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U.S. Sen. Katie Britt (R-AL) speaks at a press conference on border security at the U.S. 

Kevin Dietsch | Getty Images

Alabama Republican Sen. Katie Britt on Sunday denied the allegation that she misrepresented the experience of a sex-trafficking survivor to attack President Joe Biden’s border policy.

Since delivering the GOP rebuttal to Biden’s State of the Union address on Thursday, Britt has faced severe criticism. She took even more heat after independent journalist Jonathan Katz first exposed her for recycling a 20-year-old anecdote about a victim of sex trafficking and presenting it as a result of the current administration’s border policy.

Britt argued that in her rebuttal she made clear that the woman had experienced sex trafficking years earlier during her childhood, not under the Biden administration.

“I very clearly said I spoke to a woman who told me about when she was trafficked when she was 12. So I didn’t say a teenager. I didn’t say a young woman — a grown woman, a woman who was trafficked when she was 12,” Britt said on “Fox News Sunday.”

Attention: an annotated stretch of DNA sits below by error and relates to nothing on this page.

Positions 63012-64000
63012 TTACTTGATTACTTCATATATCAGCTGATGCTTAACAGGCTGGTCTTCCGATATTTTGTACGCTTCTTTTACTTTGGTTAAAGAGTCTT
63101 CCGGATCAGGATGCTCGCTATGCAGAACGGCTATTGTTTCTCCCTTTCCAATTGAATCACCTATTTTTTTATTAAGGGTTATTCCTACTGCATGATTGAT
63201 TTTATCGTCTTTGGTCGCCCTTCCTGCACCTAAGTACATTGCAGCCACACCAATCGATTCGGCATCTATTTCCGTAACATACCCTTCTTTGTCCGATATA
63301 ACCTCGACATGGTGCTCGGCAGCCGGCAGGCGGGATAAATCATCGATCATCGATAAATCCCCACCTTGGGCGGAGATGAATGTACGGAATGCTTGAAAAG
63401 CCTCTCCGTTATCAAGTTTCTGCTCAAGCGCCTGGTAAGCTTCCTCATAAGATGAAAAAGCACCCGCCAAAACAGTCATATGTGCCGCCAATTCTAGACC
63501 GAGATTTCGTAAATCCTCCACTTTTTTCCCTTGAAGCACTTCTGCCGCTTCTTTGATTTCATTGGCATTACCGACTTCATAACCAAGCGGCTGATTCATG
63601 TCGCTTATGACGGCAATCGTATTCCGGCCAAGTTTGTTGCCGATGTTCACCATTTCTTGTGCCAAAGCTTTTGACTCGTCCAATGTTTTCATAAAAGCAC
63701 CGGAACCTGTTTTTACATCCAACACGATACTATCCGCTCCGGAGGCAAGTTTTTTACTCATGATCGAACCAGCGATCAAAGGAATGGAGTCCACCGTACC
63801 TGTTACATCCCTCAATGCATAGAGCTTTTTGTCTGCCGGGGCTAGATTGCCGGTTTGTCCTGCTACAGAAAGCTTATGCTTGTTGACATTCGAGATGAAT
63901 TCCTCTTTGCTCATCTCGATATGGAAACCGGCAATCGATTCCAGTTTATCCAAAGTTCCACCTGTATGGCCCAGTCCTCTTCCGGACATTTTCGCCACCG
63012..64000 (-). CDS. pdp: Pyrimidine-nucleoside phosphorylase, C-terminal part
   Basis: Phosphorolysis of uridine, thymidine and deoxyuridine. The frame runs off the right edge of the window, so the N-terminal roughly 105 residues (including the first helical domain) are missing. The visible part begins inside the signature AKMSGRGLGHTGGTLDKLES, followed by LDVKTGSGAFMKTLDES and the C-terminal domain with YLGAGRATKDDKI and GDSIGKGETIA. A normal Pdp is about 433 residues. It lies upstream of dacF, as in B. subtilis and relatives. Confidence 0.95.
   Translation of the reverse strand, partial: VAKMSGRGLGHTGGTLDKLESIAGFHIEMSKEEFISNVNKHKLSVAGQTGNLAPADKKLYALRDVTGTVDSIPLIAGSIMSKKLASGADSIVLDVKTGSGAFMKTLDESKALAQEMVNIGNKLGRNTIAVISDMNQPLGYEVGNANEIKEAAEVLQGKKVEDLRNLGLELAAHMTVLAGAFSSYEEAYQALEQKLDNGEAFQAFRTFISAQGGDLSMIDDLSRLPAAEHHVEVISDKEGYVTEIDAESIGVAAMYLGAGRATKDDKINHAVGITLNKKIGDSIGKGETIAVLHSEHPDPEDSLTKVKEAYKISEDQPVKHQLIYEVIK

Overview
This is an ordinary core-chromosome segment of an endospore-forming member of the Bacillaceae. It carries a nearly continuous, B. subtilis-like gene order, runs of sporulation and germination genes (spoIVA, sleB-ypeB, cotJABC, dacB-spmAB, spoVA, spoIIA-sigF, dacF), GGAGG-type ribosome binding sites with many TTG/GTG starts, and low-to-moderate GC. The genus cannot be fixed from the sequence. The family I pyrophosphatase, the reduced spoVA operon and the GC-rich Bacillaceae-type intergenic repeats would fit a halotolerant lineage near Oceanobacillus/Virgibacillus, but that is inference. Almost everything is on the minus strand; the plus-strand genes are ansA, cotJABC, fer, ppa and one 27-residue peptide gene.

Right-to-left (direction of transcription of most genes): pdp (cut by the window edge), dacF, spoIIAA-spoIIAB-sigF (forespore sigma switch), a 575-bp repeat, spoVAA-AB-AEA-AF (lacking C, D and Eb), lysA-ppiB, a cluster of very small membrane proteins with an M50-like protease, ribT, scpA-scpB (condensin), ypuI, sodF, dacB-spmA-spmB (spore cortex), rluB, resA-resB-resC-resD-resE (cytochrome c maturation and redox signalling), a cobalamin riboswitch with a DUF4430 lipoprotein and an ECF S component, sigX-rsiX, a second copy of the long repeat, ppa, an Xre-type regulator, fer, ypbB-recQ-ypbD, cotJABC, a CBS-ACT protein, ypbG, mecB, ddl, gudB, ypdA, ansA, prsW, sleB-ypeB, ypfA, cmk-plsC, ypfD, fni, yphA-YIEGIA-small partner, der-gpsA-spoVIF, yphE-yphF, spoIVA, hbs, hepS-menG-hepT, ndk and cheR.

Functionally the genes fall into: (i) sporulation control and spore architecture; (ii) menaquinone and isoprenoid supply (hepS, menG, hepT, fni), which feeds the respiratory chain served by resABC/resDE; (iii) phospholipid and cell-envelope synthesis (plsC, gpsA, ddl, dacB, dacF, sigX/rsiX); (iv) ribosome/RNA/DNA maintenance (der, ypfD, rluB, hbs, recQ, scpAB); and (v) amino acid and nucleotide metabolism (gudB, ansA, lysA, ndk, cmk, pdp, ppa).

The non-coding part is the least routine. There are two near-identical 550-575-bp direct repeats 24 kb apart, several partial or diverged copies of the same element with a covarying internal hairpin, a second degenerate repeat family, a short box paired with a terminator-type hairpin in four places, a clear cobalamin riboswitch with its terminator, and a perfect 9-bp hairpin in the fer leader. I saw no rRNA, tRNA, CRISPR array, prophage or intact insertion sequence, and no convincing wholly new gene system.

In her rebuttal, Britt references “a woman” who “had been sex trafficked by the cartels starting at the age of 12.”

During the speech, she did not clarify that the crime happened decades ago and that the woman was no longer being sex trafficked.

The victim, Karla Jacinto Romero, experienced sex trafficking from 2004 to 2008 in Mexico. Katz and a chorus of online critics lambasted Britt for presenting Jacinto Romero’s story as if it happened in the U.S. under Biden’s watch.

The White House joined the choir of Britt critics on Sunday.

“Instead of telling more debunked lies to justify opposing the toughest bipartisan border legislation in modern history, Senator Britt should stop choosing human smugglers and fentanyl traffickers over our national security and the Border Patrol Union,” White House Spokesman Andrew Bates said in a statement.

Britt said Sunday that she was using the story to contrast Biden’s first 100 days with her own first 100 days in office, during which she said she visited the border three times to meet drug cartel victims. Sean Ross, Britt’s spokesperson, doubled down on Britt’s denial.

“The story Senator Britt told was 100% correct,” Ross said in a statement to CNBC on Saturday. “But there are more innocent victims of that kind of disgusting, brutal trafficking by the cartels than ever before right now.”

NBC’s Saturday Night Live spoofed Britt’s speech on Saturday, pointing to her misplaced usage of Jacinto Romero’s story: “Rest assured every detail about it is real except the year, where it took place and who was president when it happened,” actress Scarlett Johansson said playing Britt in the parody.

Disclosure: Comcast’s NBCUniversal is the parent of NBC and CNBC.

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